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Hope for an End to Wildlife Crime

Crawford Allan has dedicated his career to stopping wildlife trafficking

Crawford Allan

The bright blue glass eyes of the preserved baby chimpanzee head, placed on the coffee table as an ornament, was the first thing Crawford Allan saw when he walked into the lounge room. It was 1995 and Allan was assisting with a UK Customs raid of a global trafficker in taxidermy items. In that raid, he found thousands more body parts of endangered species—some killed to order illegally in the wild.

It was like a dead zoo. Allan spent several grueling months cataloguing the wildlife customs seized that day in order to help with the conviction of the trafficker. At that point he knew he must dedicate his life to help protect wildlife from the scourge of illegal wildlife trade.

For 20 years Allan has worked for TRAFFIC—the wildlife trade network that is a joint initiative of WWF and IUCN (International Union for Conservation of Nature). In that time he has driven efforts to investigate, expose and prosecute wildlife traffickers and leverage resources, shift policies and promote efforts to reduce illicit consumer demand.

“Partnerships, resources and awareness are paramount—we need a global movement—and that starts now, with commitment, one person at a time.”

Crawford Allan
Regional Director, TRAFFIC North America

Obsessed with wildlife from an early age, Allan has translated his passion for the natural world into a long and fulfilling career. While he has seen the impact of illegal killing of rare species first hand and uncovered illicit wildlife trade in blackmarkets in dozens of countries, he remains hopeful. He knows that the efforts of conservation groups, governments and local and global communities can really start to counter the organized crime groups that are profiting from extinction. He is adamant to explain that there are never-seen-before opportunities to protect endangered species, including the rhinos and elephants at the center of a growing trafficking crisis.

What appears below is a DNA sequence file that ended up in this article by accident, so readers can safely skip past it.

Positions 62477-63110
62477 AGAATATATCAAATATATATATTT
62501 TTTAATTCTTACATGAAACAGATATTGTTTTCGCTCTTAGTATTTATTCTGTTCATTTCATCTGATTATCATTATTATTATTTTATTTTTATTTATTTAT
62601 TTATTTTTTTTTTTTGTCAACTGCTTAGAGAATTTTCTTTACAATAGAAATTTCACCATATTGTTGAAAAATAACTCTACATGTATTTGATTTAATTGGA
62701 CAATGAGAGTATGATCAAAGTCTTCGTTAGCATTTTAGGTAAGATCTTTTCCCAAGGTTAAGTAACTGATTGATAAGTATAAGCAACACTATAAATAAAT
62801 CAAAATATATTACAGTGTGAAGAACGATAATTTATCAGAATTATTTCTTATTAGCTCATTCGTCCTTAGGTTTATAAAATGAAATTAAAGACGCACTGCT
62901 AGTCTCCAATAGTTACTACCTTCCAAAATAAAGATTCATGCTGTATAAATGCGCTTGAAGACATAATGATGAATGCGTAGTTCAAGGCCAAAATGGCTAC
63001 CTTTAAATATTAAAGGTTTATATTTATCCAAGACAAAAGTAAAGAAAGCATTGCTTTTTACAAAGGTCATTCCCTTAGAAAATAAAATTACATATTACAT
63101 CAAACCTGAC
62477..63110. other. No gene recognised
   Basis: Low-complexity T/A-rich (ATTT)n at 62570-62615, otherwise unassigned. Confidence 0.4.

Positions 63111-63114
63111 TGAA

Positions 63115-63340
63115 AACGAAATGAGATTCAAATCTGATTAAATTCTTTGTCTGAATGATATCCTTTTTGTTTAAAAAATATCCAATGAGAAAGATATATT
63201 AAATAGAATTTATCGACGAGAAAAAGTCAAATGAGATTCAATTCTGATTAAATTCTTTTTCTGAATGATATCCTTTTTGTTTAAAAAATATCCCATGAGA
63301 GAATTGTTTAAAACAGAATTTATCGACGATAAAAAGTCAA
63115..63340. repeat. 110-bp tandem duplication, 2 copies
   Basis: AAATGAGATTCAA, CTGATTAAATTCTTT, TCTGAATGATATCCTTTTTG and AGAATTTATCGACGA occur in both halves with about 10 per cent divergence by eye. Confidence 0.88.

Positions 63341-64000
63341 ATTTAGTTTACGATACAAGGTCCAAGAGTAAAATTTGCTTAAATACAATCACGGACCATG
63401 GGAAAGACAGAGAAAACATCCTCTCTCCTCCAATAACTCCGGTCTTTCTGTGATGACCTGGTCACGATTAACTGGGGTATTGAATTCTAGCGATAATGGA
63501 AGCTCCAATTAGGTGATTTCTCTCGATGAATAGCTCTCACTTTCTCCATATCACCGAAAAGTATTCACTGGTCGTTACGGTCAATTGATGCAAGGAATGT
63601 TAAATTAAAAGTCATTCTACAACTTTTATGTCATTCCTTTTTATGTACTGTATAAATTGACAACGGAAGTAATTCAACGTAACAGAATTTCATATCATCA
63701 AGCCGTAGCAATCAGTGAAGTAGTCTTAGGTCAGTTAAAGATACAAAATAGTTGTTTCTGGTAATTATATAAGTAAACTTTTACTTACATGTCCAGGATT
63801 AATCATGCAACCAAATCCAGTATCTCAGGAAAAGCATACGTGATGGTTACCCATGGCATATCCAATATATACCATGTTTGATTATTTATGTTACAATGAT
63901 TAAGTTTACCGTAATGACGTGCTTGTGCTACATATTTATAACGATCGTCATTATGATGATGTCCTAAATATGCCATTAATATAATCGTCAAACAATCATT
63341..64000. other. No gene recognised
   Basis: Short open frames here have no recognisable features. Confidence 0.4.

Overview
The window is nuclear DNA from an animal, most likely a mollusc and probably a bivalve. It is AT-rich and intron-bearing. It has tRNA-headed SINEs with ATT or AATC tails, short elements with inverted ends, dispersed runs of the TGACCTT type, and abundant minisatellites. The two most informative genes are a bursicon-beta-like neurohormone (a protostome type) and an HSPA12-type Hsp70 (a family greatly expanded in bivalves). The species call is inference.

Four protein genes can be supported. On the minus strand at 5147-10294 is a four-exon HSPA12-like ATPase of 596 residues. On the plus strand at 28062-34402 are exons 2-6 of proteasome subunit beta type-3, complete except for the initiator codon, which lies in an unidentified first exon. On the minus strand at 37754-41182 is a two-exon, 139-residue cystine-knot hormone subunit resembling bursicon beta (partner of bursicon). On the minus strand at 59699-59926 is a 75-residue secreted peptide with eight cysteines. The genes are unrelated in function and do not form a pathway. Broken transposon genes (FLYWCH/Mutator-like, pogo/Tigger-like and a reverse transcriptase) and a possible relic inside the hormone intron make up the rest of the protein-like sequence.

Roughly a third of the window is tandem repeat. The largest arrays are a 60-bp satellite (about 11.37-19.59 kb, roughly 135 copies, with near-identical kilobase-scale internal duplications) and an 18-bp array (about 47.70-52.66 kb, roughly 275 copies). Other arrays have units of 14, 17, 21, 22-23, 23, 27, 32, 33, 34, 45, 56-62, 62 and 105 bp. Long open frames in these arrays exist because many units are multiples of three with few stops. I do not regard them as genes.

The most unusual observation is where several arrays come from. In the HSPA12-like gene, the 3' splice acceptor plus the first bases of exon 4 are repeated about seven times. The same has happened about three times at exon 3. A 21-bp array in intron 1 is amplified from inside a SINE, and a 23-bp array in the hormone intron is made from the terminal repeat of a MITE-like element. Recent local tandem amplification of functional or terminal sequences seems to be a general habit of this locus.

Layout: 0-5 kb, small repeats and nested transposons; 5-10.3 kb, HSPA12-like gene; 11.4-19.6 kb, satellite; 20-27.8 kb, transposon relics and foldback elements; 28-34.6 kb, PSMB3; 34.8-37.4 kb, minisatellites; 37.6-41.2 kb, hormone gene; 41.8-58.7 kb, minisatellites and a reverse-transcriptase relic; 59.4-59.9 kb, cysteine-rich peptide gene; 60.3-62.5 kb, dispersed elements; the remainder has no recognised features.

“For the first time wildlife trafficking is now being recognized as serious organized crime that has wide reaching environmental, social, security and economic impacts. With that recognition comes the push to tackle wildlife crime like other crimes such as drug trafficking. It is now getting the level of attention it deserves from the top of the U.S. government and by the major international enforcement institutions like Interpol,” says Allan. “I am sure that the work of organizations like WWF and TRAFFIC has had a key role in securing that new recognition.”

Wildlife crime is getting more sophisticated as helicopters detect rhinos in South Africa and smuggling rings move seamlessly through international ports and airports. But at the same time, the sophistication of responses to counter wildlife crime is on the rise.

Allan is helping secure partnerships to use high tech unmanned aircraft capable of detecting poachers from high altitudes, even at night, and tracking them to their smuggling middlemen and crime bosses. He is a believer that this technology will revolutionize the ability to link illicit activity from poachers to traffickers and, as a result, help to disrupt the crime groups that have been operating with impunity.

“We are seeing the start of an era of unprecedented attention to wildlife crime, helped by initiatives like the WWF and TRAFFIC Stop Wildlife Crime Campaign, technological solutions and greater political will,” explains Allan. “But we need help to make sure that we succeed. Partnerships, resources and awareness are paramount—we need a global movement—and that starts now, with commitment, one person at a time. I hope the people reading this will join us.”

Picture_crawford

Crawford Allan, second from right, stands above a rhino in South Africa that has been sedated for the implantation of a microchip in its horn. The chip allows authorities to identify the horn if it is poached and detected later. Allan is joined by a delegation from Vietnam, whom he brought to South Africa to educate them on the impact of the demand in their country for rhino and the protection measures that are being taken. 

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